In response to receipt of the incoming call and to save real communication resources (i.e. real communication links that can support 64 kbps speech, for example), the first call server 18 selects a free phantom terminal PTx and then uses this phantom terminal to establish a phantom trunk between itself and a second call server 81 located in second node 52. Indeed, the call server 18 selects an available, node-unique (“disjoint”) address field indicative of the free phantom terminal PTx from its associated memory 19. The free phantom terminal PTx, in fact, identifies a terminating address of the phantom trunk.
Typically, a phantom terminal identity is comprised from point codes associated with the two call servers 18, 81 and the CIC of the phantom trunk. In this instance, ordering of the point codes of the two call servers will identify a relative direction for the communication.
The first call server 18 then utilises the phantom trunk to relay a modified call message (to the second call server 81 of the second node 52) comprised from a CIC associated with the phantom trunk together with the valid telephone number of TB. The second call server 81 is therefore able to utilise the telephone number of TB to “wake-up” or alert TB to the fact that there is something in the communication system that will be of interest to TB, albeit that TB is yet to receive any meaningful information. In should be noted that, at this time, the CIC pertaining to the connection between TA and the first call server 18 has been “lost” to the second node 52 since it is neither communicated nor encoded within the modified call message. In other words, the call server 18 of the first node 40 notifies the call server 81 of the second node 52 about the incoming call 100 by sending 104 a modified incoming call message on a phantom trunk, and thus passes on the dialled digits (i.e. the address of the called party) received from TA.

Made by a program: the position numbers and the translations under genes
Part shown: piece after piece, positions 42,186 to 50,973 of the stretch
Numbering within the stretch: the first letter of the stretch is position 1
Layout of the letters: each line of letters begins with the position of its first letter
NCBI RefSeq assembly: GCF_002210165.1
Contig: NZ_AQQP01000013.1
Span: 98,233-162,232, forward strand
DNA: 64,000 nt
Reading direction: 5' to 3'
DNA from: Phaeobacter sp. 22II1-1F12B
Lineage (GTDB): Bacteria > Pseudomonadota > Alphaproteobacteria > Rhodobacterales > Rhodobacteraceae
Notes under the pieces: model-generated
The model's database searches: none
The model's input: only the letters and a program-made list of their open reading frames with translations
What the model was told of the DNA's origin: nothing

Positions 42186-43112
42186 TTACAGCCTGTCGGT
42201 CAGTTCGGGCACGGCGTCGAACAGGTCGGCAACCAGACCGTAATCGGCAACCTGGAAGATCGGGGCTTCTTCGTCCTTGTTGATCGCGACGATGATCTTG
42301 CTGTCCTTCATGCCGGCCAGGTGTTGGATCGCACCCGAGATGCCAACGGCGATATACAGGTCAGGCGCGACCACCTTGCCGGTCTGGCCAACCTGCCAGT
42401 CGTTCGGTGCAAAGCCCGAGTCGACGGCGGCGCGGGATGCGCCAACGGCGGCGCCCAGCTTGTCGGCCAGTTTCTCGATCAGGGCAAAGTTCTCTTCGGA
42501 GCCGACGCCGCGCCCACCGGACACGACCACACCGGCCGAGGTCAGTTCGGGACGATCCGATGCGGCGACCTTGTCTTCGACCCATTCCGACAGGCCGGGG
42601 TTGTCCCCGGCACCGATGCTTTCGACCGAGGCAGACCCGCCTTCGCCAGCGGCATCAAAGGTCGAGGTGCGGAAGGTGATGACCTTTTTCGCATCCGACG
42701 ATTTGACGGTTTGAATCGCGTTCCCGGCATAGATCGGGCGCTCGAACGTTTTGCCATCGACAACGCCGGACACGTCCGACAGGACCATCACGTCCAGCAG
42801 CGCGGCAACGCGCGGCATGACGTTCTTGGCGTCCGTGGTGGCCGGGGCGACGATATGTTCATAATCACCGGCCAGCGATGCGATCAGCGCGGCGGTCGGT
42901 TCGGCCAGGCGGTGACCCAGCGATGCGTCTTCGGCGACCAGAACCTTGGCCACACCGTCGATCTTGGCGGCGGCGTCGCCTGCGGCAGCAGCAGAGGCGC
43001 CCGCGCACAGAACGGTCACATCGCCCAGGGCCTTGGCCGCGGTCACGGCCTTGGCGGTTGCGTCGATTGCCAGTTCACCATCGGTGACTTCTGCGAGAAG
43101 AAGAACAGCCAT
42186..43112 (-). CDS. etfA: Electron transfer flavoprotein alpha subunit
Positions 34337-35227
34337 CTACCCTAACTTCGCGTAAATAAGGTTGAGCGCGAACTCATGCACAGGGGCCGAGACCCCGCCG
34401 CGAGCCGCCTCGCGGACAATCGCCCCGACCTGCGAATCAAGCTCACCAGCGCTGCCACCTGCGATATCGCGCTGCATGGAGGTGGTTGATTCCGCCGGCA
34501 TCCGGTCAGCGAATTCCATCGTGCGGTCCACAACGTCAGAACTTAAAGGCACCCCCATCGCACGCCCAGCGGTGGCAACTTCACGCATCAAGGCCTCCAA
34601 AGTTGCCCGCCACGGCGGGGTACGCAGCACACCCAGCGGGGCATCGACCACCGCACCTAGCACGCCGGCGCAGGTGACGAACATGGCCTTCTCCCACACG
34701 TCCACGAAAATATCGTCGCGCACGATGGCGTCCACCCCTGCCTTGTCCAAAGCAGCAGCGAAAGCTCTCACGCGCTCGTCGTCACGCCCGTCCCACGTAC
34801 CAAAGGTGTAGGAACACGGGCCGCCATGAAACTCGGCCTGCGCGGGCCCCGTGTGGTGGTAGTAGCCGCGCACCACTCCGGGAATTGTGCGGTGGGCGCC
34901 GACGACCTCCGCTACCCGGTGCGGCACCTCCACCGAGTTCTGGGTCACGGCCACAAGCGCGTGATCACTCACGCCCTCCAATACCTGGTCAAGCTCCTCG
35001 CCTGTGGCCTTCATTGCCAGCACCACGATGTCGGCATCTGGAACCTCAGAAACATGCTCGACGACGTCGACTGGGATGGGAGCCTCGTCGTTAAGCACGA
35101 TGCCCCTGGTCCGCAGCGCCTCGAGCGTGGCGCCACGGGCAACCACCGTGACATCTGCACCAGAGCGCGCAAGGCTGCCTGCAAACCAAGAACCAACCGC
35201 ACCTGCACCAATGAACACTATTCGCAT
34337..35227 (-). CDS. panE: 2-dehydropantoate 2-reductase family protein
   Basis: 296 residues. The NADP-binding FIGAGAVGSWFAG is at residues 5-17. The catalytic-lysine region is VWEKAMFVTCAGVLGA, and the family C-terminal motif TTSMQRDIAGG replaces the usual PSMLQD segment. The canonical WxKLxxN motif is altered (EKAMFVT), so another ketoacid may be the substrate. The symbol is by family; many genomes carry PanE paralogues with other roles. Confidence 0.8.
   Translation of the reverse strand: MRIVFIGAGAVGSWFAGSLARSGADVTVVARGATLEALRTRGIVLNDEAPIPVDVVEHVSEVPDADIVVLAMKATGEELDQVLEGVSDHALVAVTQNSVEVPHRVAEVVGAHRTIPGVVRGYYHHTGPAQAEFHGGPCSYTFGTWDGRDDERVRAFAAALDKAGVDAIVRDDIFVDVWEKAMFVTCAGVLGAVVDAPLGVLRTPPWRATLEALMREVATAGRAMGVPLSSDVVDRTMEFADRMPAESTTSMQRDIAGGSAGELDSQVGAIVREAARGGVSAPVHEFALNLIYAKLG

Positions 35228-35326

Furthermore, in response to the incoming call 100, the connection broker 44 of the first node 40 is arranged to establish a phantom cross-office path between PTx and TA, with information pertaining to this cross-office path typically stored in the terminal number data base 69 by the resolution intelligence 68. In other words, terminal TA is coupled to phantom terminal PTx. Also, the first connection broker 44 is triggered into action by the communication of the modified call message (to the second call server 81). Specifically, substantially contemporaneously with the sending of the modified call message, the first connection broker 44 of the first node 40 notes that the phantom terminal PTx is one end of an outgoing phantom trunk to the second node 52. The first connection broker therefore passes a connection request 108 to the second connection broker 80 via virtual link 84; which connection request contains the CIC of the phantom trunk and the identity of TA (possibly derived from the original CIC assigned to the trunk between TA and the first call server 18). Typically, the actual address of the call-originating unit, i.e. TA, is sent.
The second node 52 reacts to the modified incoming call message (received on the phantom trunk) by mapping the received circuit indicator code (CIC) of the phantom trunk onto an associated second phantom terminal PTy. Again, the second phantom terminal PTy has been selected by the second call server 81 of the second node 52 from its associated memory 182, with the memory up-dated to record that PTy represents a terminating point of the phantom trunk. Selection of the phantom terminal PTy is on a unique basis.